Turkish defense industry aims high
The last decade and a half under the rule of the Justice and Development Party (AKP) have surely singled out the defense industry as the most steadfastly growing sector in Turkey despite cyclical economic ups and downs. This is no coincidence but a reflection of President Recep Tayyip Erdoğan’s foreign and security policy understanding.
“Turkey will be a global power, a leading country in the new term. Our fundamental focus is on our Defense Industry to achieve this aim,” he once said, which has now become the motto of the Presidency of Defense Industries.
In December 2017, the Presidency of Defense Industries was tied to the Presidency from the Defense Ministry in order to highlight the importance attached to this agency by President Erdoğan. He chairs each and every executive-committee of the presidency and closely follows all major projects.
In an address on the occasion of a groundbreaking ceremony for one biggest defense industry investments in recent years by the BMC, one of largest commercial and defense vehicle producers, with the partnership of Qatar, Erdoğan explained his devotion to the national and independent defense industry.
Citing regional security problems stemming from instability in neighboring countries as well as continued terror threats against Turkey, Erdoğan said “Turkey must be powerful politically, economically and diplomatically as well as with its military power. We must increase our deterrence by improving our technology.”
He also recalled an arms embargo by the United States because of Turkey’s military intervention in Cyprus in the mid-1970s as a sour memory which Turkey should never experience in the future.
If Turkey is now emerging as hard power in its immediate neighborhood through cross-border operations and establishing military bases in some of the regional countries, like Qatar, its investment into an independent defense industry carries weight with it.
He said Turkey decreased foreign dependence in its defense sector from 80 percent in 2002 to 35 percent since coming to power in 2002.
Still, the Turkish defense industry is aiming high. İsmail Demir, the head of the Presidency of Defense Industries and an aircraft engineer, unveiled the objectives of its agency for the coming decades during a comprehensive briefing to Ankara bureau chiefs of the newspapers last week.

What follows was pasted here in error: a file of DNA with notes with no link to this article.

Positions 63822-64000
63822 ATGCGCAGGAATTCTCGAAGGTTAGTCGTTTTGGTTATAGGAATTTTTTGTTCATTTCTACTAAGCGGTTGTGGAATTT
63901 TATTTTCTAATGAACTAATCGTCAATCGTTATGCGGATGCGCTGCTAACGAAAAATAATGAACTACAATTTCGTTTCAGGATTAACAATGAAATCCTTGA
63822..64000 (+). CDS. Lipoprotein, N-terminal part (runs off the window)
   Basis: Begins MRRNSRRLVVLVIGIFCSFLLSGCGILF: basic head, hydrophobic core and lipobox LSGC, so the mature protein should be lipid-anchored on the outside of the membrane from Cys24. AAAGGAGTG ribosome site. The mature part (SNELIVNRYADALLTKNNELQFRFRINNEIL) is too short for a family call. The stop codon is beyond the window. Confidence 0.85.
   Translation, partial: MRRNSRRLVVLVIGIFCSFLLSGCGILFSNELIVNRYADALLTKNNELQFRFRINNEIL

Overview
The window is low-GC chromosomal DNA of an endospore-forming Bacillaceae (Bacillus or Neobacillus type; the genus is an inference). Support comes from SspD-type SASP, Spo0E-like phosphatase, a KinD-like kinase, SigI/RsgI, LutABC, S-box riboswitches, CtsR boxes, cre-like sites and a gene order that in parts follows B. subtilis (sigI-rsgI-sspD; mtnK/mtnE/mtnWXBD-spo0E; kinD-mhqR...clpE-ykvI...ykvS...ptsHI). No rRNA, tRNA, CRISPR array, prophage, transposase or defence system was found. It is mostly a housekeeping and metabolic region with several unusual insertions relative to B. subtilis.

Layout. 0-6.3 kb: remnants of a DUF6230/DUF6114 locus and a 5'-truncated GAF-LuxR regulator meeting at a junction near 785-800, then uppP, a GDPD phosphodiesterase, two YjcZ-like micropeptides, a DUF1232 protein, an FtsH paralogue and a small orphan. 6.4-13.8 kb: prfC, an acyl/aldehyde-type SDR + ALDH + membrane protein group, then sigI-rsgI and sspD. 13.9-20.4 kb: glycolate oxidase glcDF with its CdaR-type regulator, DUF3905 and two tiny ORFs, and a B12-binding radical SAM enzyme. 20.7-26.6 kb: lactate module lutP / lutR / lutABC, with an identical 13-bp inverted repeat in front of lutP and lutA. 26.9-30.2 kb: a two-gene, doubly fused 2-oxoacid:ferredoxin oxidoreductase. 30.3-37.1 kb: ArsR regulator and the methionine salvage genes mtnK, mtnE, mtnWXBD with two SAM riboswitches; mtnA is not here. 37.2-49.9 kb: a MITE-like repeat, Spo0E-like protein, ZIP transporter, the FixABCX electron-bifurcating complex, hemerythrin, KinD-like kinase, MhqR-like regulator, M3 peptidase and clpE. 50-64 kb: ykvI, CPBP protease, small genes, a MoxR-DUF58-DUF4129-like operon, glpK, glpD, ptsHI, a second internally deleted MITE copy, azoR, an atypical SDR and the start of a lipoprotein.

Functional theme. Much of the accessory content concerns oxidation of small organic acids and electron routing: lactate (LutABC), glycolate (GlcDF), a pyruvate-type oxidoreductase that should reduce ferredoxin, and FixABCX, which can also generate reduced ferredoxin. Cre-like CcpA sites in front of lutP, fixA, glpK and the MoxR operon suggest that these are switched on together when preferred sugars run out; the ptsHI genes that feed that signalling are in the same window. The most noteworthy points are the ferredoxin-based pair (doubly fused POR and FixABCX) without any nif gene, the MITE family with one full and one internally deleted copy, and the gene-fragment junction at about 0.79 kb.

By 2053, the Turkish defense industry aims to be 100 percent independent with an export capacity of $50 billion, Demir said. It also seeks to have at least 10 Turkish defense companies among 100 biggest companies in the world as Turkey currently has four companies on that list. An independent, sustainable and competitive defense industry supported by qualified human resources is needed for Turkey’s ambitions to become a global power, the presidency’s 2053 objectives tell.
İsmail Demir informed that his presidency is currently running more than 610 projects with more than $6 billion endorsements, describing this achievement as a big revolution only in 15 years.
Yet 2019 will be important in terms of Turkey’s defense industry objectives.
TCG Kınalıada, another MILGEM corvette, will be given to the service of the Naval Forces while TCG Anadolu, Turkey’s first indigenously built multipurpose amphibious assault ship which can also be configured as a light aircraft carrier, will hit the seas in February. Turkey’s first new generation submarine, Piri Reis, is also expected to hit the seas in 2019.
Turkey’s first F-35 will be deployed to an airbase in Malatya in late 2019 approximately at the same time with the deployment of Russian S-400 anti-ballistic missile systems. This year will also observe renewed negotiations between Turkey and the U.S. for the sale of the latter’s Patriot air defense systems instead of Russian product.
All these talks have overwhelmingly political influences and Turkey’s choices in cooperating with non-NATO countries have sparked many questions over its foreign and security policy inclinations.
This year will be no different. It will remain to be seen how Turkey will be able to handle the “S-400 versus Patriots tension” and avoid fresh troubles with its allies while fulfilling its defense industry objectives.